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Frederick Hal White
Utah Valley University (Orem, UT 84058-0001)
Ernest Hemingway in the Soviet Union

Research and writing leading to publication of a literary and historical study about the translation, reception and popularity of works by American author Ernest Hemingway in the Soviet Union, from the 1930s to the 1990s.

Ernest Hemingway’s translated works enjoyed immense popularity in the Soviet Union. In the 1930s, the Soviet government had hoped to co-opt Hemingway as a supporter of the Soviet experiment, but his true impact was realized in the 1960s as a counter-culture figure representing the American ideal of personal liberty. Even so, Hemingway was afforded in 1971 a “Soviet biography” fitting for a Soviet writer. Of particular interest are the ways in which Soviet cultural appropriations of American cultural figures played a role in the ultimate collapse of the Soviet Union. This work explores the Soviet aspects of the translation, interpretation and consecration of Hemingway. The Soviet Union first accepted Hemingway for their own political and social agenda (antifascism), only some thirty years later to find that he represented the ideals of personal freedom that Soviet citizens desired, undermining the official positive pronouncements about the collective.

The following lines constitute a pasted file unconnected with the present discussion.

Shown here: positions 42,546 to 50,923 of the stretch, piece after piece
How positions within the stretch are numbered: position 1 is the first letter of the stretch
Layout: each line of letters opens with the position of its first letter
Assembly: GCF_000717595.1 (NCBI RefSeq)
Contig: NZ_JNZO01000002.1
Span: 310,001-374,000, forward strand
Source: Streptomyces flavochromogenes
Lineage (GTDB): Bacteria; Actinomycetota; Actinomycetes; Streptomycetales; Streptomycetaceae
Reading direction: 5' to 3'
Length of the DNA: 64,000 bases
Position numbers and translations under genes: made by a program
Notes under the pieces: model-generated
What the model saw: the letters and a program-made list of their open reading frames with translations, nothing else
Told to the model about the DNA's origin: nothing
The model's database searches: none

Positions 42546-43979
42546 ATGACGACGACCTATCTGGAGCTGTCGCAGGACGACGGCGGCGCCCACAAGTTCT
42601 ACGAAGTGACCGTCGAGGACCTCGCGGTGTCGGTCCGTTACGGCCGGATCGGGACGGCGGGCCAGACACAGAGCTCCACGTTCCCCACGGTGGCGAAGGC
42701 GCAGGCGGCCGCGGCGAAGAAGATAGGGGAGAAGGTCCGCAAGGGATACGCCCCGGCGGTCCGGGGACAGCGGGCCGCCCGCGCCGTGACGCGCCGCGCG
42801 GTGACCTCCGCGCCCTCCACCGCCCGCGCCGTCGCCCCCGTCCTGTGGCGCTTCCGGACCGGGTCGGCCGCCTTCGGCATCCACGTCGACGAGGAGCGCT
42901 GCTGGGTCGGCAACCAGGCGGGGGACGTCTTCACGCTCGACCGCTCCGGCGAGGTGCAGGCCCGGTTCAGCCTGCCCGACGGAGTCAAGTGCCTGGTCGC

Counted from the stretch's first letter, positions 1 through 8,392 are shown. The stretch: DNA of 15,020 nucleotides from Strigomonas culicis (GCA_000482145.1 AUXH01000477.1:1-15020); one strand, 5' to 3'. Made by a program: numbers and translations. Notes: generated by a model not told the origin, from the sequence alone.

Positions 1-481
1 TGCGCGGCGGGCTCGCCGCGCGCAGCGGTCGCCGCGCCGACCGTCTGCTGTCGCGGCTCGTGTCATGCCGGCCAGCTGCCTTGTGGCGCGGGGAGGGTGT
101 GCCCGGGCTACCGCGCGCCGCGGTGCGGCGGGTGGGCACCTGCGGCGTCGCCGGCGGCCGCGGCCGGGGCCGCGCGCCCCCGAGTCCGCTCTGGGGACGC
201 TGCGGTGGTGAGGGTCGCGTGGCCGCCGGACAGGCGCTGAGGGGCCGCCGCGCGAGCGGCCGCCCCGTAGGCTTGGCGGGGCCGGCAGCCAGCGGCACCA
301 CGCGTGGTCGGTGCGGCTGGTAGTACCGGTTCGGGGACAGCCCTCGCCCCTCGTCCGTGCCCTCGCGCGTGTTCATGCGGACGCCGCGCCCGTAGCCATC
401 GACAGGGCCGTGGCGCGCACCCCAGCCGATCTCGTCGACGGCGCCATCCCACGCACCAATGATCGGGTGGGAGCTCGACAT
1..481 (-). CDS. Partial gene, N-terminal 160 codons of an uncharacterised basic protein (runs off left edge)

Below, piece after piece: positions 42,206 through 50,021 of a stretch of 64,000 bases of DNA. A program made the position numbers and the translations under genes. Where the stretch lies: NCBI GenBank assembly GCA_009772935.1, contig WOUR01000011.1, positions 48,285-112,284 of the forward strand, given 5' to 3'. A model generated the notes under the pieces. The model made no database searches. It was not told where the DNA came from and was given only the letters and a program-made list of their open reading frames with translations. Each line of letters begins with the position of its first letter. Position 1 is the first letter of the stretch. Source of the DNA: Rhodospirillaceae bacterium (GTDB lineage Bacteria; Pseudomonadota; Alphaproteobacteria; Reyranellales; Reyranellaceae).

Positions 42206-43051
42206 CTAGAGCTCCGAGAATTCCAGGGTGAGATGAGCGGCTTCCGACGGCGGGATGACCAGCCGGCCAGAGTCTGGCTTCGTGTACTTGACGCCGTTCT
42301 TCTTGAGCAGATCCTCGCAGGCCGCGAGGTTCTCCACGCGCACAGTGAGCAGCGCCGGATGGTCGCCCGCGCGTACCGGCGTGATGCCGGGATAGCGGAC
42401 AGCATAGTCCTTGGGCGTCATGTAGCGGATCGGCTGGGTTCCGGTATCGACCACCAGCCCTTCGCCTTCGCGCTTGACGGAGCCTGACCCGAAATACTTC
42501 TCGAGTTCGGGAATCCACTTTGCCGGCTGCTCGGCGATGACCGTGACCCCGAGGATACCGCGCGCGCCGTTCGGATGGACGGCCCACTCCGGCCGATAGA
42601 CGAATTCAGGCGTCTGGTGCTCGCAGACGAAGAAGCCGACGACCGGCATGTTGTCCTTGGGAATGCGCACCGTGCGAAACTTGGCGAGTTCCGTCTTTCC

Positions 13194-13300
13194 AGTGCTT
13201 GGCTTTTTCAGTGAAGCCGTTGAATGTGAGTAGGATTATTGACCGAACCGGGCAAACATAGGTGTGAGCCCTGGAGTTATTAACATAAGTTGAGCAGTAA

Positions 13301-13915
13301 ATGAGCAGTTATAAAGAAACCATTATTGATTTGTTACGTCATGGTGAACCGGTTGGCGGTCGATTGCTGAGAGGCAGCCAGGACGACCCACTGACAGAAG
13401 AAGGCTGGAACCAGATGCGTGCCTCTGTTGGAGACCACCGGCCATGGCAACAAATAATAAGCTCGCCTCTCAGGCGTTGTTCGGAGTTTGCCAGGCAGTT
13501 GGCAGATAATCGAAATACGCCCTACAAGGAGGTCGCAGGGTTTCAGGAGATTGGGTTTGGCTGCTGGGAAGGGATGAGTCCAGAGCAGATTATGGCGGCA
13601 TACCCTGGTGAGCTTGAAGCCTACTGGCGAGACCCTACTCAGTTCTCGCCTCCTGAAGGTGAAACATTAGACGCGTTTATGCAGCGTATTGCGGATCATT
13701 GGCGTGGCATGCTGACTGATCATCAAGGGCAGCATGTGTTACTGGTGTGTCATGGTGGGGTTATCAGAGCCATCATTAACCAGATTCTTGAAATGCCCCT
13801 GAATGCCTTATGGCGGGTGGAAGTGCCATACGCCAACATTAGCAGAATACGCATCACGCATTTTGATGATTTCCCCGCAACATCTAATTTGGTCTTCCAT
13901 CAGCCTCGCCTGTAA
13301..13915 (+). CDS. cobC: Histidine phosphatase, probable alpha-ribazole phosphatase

[Grant products][Media coverage]

Project fields:
American Literature; Interdisciplinary Studies, Other; Russian Literature

Summer Stipends

Research Programs

$6,000 (approved)
$6,000 (awarded)

Grant period:
6/1/2019 – 7/31/2019